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Drug addicted babies costing taxpayers millions in Michiana

SOUTH BEND, Ind. -
ABC 57 investigated a growing issue in the Michiana community: drug addicted babies.

The infant mortality rate in the Hoosier state is one of the highest in the nation, 45th.

ABC 57 discovered one of the growing issues contributing to that staggering number is drug addicted mothers and newborn babies.

There are five times as many cases now as there were 15 years ago all across the country, and medical officials say the trend is on par in Northwest Indiana. 

It all starts with an addiction that can grip a mother-to-be beyond reason. It's enough for five percent of all pregnant women statewide to be addicted to hard drugs while carrying a baby.

In Kosciusko County a 24 year old was arrested after giving birth to a baby that had meth in its system just last month.

24 year old Sarah Ann Mills went into labor in a Claypool front yard and is now facing drug charges.

Her father, John Mills, remembers the moment he found out. 

"Our main concern was is the baby ok?" said Mills.

Deputies say both bay and mother were high on meth when Mills went into labor. John said his daughter is one of many who got addicted to a dirty, destructive drug. 

"On the inside she's got such a good heart but she just got involved with this drug that is evil," said John. 

To this day, Sarah Mills sits behind bars and has only held her baby once. ABC57 learned that her situation is not unique.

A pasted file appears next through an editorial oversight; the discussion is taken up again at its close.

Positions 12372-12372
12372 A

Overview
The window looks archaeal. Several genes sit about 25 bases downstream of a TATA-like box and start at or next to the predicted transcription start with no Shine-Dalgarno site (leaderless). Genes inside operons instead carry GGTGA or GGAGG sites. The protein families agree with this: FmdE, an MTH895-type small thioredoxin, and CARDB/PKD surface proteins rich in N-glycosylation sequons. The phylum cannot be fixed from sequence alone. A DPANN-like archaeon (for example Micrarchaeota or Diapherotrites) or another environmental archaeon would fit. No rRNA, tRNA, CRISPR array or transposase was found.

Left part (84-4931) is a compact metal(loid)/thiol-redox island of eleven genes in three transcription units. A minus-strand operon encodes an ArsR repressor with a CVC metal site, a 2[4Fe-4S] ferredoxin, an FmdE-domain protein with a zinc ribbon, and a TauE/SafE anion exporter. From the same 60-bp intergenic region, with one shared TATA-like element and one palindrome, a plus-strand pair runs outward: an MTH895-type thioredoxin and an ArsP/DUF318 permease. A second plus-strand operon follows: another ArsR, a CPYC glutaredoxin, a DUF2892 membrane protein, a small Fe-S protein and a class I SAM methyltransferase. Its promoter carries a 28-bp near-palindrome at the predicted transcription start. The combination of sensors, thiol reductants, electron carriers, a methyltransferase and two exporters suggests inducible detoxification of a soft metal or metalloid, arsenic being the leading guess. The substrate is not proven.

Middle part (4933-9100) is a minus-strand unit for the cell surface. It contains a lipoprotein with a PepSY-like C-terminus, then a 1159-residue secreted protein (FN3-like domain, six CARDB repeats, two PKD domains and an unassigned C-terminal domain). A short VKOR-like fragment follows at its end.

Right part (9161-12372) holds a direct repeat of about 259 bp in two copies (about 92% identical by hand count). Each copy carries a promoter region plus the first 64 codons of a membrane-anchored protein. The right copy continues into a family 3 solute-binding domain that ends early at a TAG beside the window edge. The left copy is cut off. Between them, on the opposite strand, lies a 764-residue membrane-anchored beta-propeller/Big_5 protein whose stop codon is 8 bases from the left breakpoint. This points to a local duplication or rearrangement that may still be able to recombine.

"The number has increased significantly over the past five years especially over the past three," said Dr. Kristen T. Hougland who is head of the NICU at St. Joe Regional Hospital. 
  
More than ever Hougland says babies born on heroin, meth and on heavy prescription pills are filling their Michiana hospital. Hougland says they usually have at least two addicted babies born at St. Joe every month.

It's a trend that's wearing on nurses.

"These are some of the most difficult babies to care for in the unit. These babies are very fussy they cry constantly and you are not able to console them," said Hougland. 

The trend is also wearing on society. 

"The cost is incredible, you don't see it because it's not coming out of your checkbook but it will come out of your taxes," said State Representative Rebecca Kubacki. 

ABC 57 crunched the numbers and found out that just to get one drug addicted newborn clean it costs an estimated $50,000.

And over the cost of a lifetime, a recent Indiana report states that one newborn addict can cost society between $750,000 and $1.4 million.  

"We have to stop thinking that it is their problem. It's our problem," said Kubacki. 

It's why Rep. Kubacki sponsored Indiana Senate Bill 408. For the first time it requires hospitals to document and make a protocol for treating moms before the baby is born.  

"We are not trying to find out what drug the mother is on to arrest her. We are trying to find out what drug they are on to help the baby," said Kubacki. 

ABC 57's Kim Chappell asked doctors, "Do you consider this a healthcare crisis?"

Hougland responded, "Absolutely. I think this is one of the biggest healthcare crisis in our nation right now." 

Research shows addicted babies are more likely to be abused by parents, end up in foster care or as addicts themselves. 

But whats more frightening to Dr. Hougland are the several unknowns that still remain; the first generation of tiny meth or heroin and prescription babies are still so young and still growing up. 

"In general we do not really know what this is going to mean for these kids... I think it's frightening," said Hougland. 

And when it comes to Sarah Mills, Kubacki and doctors agree that jail time is not the answer to breaking the cycle. 

"Putting her in jail is not the solution. The solution is getting her the help that she needs to be become a better mom and get off those drugs," Kubacki said. 

And John says his daughter is ready to be the mom her innocent newborn needs.

"She's so sorry and she feels terrible about her self and whitish has done she is now ready to quit and change her life because she finally realizes what she did," John said.  

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